Mandatory and Optional Benefits Under Medicaid

It can be difficult to navigate the complex world of health insurance, particularly if you are trying to understand the Medicaid coverage maze. Because there are so many Mandatory and Optional Benefits Under Medicaid, it can be difficult to tell exactly what is included.


This blog post will detail the Mandatory and Optional Benefits Under Medicaid to help readers better comprehend its advantages.

Mandatory and Optional Benefits Under Medicaid

A Brief Introduction

Medicaid is a joint federal-state initiative that attempts to increase access to healthcare for individuals and families with limited financial means. Although states may choose to extend their Medicaid programs beyond what is required by federal law, there are significant variations in coverage across the country.

What Does Medicaid Cover?

Medicaid coverage is extensive and can help pay many of the costs connected with long-term care. Doctor visits, nursing facility stays, emergency services, outpatient services, medical equipment, and hospice care are all covered by Medicaid. As can be seen, Medicaid can be of tremendous assistance to those in need of long-term care, such as those suffering from Alzheimer’s disease or the elderly with severe mobility challenges.

What Does Medicaid Not Cover?

Although Medicaid appears to cover almost everything, it may not always give complete coverage. Medicaid, for example, does not fund private nursing or services performed by a household member. Bandages, adult diapers, and other disposables are also not covered. Cosmetic surgery and chiropractic care are also not covered; nevertheless, these two services are often not required when caring for seniors.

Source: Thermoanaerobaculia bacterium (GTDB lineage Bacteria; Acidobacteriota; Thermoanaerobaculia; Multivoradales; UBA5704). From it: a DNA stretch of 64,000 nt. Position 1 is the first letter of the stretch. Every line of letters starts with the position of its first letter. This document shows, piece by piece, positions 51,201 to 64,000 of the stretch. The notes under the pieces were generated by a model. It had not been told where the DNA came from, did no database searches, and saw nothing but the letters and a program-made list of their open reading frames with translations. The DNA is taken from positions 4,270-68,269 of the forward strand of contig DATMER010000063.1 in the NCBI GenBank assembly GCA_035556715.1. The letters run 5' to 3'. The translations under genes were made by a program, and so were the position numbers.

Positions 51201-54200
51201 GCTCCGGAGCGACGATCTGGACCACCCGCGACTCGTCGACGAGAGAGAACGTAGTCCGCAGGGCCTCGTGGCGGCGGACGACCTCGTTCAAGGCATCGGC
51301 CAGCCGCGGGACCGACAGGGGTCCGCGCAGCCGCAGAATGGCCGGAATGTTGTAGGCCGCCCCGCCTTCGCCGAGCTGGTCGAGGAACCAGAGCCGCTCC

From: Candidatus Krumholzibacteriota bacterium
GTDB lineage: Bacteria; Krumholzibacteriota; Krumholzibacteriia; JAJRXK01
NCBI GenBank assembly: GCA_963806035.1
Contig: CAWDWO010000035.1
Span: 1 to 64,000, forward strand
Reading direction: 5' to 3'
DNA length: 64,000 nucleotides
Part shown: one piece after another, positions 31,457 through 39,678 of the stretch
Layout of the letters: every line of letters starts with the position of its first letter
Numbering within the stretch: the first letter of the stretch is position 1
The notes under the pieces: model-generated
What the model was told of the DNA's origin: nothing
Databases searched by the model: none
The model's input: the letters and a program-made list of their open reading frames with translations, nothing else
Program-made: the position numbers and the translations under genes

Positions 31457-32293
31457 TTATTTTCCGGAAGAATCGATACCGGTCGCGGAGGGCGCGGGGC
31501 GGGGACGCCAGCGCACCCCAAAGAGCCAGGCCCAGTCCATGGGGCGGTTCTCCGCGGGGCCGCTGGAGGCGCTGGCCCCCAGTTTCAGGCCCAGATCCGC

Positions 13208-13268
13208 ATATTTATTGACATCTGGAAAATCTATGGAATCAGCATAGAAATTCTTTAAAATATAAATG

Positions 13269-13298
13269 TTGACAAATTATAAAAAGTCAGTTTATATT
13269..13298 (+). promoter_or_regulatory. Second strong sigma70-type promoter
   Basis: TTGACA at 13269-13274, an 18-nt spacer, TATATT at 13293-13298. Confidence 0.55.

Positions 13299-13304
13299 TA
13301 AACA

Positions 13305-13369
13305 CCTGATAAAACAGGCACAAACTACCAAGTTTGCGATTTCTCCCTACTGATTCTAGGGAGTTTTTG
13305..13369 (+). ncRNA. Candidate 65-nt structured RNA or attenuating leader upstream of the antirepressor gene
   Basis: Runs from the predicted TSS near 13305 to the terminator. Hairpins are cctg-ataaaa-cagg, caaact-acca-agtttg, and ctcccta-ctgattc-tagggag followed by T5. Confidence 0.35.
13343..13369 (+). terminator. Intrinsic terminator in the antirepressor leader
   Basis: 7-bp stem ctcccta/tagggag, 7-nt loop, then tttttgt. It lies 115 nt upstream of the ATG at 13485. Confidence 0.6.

Mandatory and Optional Benefits Under Medicaid

Mandatory Benefits

All Medicaid programs must offer certain services, which are known as mandatory benefits. They must be given to all eligible people under state Medicaid programs and are non-negotiable. The following are the principal groups of required benefits:

  • Inpatient hospital services
  • Outpatient hospital services
  • EPSDT: Early and Periodic Screening, Diagnostic, and Treatment Services
  • Nursing Facility Services
  • Home health services
  • Physician services
  • Rural health clinic services
  • Federally qualified health center services
  • Laboratory and X-ray services
  • Family planning services
  • Nurse Midwife services
  • Certified Pediatric and Family Nurse Practitioner services
  • Freestanding Birth Center services (when licensed or otherwise recognized by the state)
  • Transportation to medical care
  • Tobacco cessation counseling for pregnant women

Optional Benefits:

Benefits that are optional are just that—optional. States are always free to decide whether or not to provide these services, and coverage varies greatly from one state to the next. The following list of frequently covered extra benefits:

  • Occupational therapy
  • Speech, hearing, and language disorder services
  • Respiratory care services
  • TB-Related Services
  • Inpatient psychiatric services for those under the age of 21
  • Other services approved by the Secretary*
  • Other diagnostics, screening, preventive, and rehabilitative services
  • Podiatry services
  • Optometry services
  • Dental Services
  • Dentures
  • Prosthetics
  • Eyeglasses
  • Chiropractic services
  • Other practitioner services
  • Prescription Drugs
  • Clinic services
  • Physical therapy
  • Private duty nursing services
  • Hospice
  • Case management
  • Services for persons Aged 65 or Older in an Institution for Mental Disease (IMD)